Seabourn’s Antarctica and Patagonia – Goldring Travel’s Third Expedition – Part VI (Patagonia)
The final leg of my third Antarctica and Patagonia journey on the Seabourn Quest started with a “Drake Lake” crossing arriving into Ushuaia, Argentina on time. But it was Sunday with a 1:00 PM departure so there was virtually nothing open and no opportunity to enjoy a bit of Argentinian cuisine before our journey into the Chilean fjords and Patagonia.
We tied up to the pier along with Ponant’s L’Austral, the Hanseatic Nature and the old Albatross Expeditions Ocean Atlantic. The luggage on the pier for each of these ships reminded me that coming all this way for a much shorter experience, and with not near the luxury, is not what I preferred…and that I still had over a week more to enjoy the Seabourn Quest!
|Seabourn Quest – Ushuaia, Argentina|
As I wondered the town, I came upon the Dublin Pub, where I had a very “enjoyable” evening two years ago with some of the crew and Expedition Team. I saw a sign that said “Open”, so I approached closer. I saw a chalk sign that said “Open” so I got right up to the locked front door. Alas, the 17:00 opening time in the ghost of chalk past hardly showed…and my excitement for a bit of luck turned to disappointment. Oh well.
It was quickly time to get back onboard and for our cruise; not expedition, to continue.
Monday brought us to Punta Arenas, Chile and my time to host the Ensemble Experience which I called, “Shearing Sheep and then Eating Them”! Well, actually it was a walking and driving tour of the city and then a drive to a small show estanzia (or farm) where we had a bit of a walk followed by a sheep shearing demonstration, a tasty llama empanada and a pisco sour, and then a barbecue of lamb (get it?), beef and chicken.
Making it more interesting was not only a great guide, but two of the Seabourn Expedition Team came with us.
After lunch some of the guests returned to the ship, but some of us headed into town and another pisco sour at the famous Shackleton’s Bar. As we walked another member of the Expedition Team joined us. And immediately after I posted on Facebook that I was there, Trevor Potts – who recreated Shackleton’s Journey messaged me and then stopped in, then Rob Egelstaff stopped in and then another member of the Seabourn Expedition Team came by. Of course we enjoyed pisco sours!
Seabourn Expedition Team members Trevor Potts and Rob Egelstaff (who recreated Shackleton’s Journey)
in Shackleton’s Bar in Punta Arenas, Chile
While some went off to shop and others to take the shuttle back to the ship, Rob and I enjoyed (as we did last year) a nice four mile walk along the coast back to the ship. As luck would have it, just as we arrived the skies opened. Whew!
It was then two sea days or, better, days both wondering through the fjords and inlets of Patagonia coupled with some hours in open ocean. Because the seas were predicted to be quite rough (false alarm fortunately) Captain Joost took a very creative and beautiful meander that had not been done before. Hopefully Seabourn will do this in the future as well. It was far more picturesque and enjoyable than open ocean.
Our day in Castro, Chile was, as it was again my third time there, focused on one place: Mercadito; a small rustic restaurant which has the best frozen pisco sours, fresh oysters that are almost clam like, and other deliciousness like a seafood soup.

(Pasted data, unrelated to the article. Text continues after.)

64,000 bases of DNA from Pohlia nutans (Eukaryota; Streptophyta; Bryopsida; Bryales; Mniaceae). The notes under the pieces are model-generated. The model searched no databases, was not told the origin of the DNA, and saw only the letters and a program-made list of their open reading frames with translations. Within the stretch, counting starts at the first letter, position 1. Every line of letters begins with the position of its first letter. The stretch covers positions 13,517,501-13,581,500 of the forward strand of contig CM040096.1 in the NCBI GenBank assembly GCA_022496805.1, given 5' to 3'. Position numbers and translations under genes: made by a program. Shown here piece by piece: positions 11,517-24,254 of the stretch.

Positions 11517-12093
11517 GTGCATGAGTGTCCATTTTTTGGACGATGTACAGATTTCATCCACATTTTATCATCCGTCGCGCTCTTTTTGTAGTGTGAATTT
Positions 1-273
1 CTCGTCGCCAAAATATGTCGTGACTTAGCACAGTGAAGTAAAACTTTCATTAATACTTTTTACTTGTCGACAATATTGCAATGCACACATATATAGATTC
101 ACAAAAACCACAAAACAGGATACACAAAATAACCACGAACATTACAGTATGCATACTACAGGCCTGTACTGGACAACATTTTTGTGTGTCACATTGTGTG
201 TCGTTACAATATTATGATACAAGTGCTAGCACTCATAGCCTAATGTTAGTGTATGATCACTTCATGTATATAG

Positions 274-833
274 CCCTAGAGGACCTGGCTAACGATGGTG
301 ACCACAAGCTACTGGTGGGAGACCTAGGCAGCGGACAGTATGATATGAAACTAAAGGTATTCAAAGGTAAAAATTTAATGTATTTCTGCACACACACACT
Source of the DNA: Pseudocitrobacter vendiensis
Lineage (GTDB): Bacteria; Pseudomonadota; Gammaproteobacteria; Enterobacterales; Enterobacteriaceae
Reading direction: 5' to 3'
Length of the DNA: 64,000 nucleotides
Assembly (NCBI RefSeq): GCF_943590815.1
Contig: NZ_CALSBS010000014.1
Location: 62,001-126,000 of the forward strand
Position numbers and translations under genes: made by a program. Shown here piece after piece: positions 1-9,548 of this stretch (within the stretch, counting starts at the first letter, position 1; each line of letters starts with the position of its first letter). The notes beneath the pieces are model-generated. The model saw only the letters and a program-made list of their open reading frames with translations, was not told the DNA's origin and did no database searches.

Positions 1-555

It was also time for me to give the Seabourn Expedition Team a bit of a Thank You…which allegedly caused the restaurant to run out of pisco. That’s their story anyway!
After finding another little restaurant for that last pisco sour that nobody actually needed, it was time to catch the last tender back to the Seabourn Quest…and none too soon. What a fun day!
And while it was a great day, our final port of call was only a few hours later: Puerto Montt, Chile. Here is where I was scheduled to meet up with my friend and guide, Maria, owner of Patagonia Trails. Maria invited me to visit her new homestead with views of the Osorno Volcano and which, after hiking through gorgeous fields of wheat, backs onto a national forest…and then a hazelnut orchard. It was worth getting up at 6:00 AM to make the first tender to shore. (OK, I made the second tender, but let’s not quibble about that. It was a strong showing after Pisco Day. LOL).
|Osorno Volcano, Puerto Montt, Chile|
Maria, of Patagonia Trails
My favorite hiking guide!
This was a most unexpected, but beautiful and refreshing hike…and much needed after so much time on the Seabourn Quest.
After the hike, tired and muddy, but very happy, Maria dropped me off that the old market so I could take a quick look around before heading back to the ship. I wish I had some Chilean pesos so I could again sample some of the seafood, but I think I was too tired to find an ATM and, of course, the Seabourn Quest was departing shortly and I only had an hour to wander and catch the last tender.
Some of the biggest and fatest
fur seals live behind the market in
Puerto Montt; feeding on salmon scraps
It was then back on the ship in time for my second Hamburger & Hot Dog Test. Consistency is important, right?? Once again I found that you need to “order down” one temperature to get what you want. So if you want a medium rare burger, you should order rare. After a few cruises I find this definitely works.
It was then time for the Seabourn Classic Caviar Sailaway (postponed from earlier in the cruise). It is something many of the guests enjoy, but for me I don’t get why one wants to wait in line to be served caviar when you get have it on request anywhere you want on the ship at any time.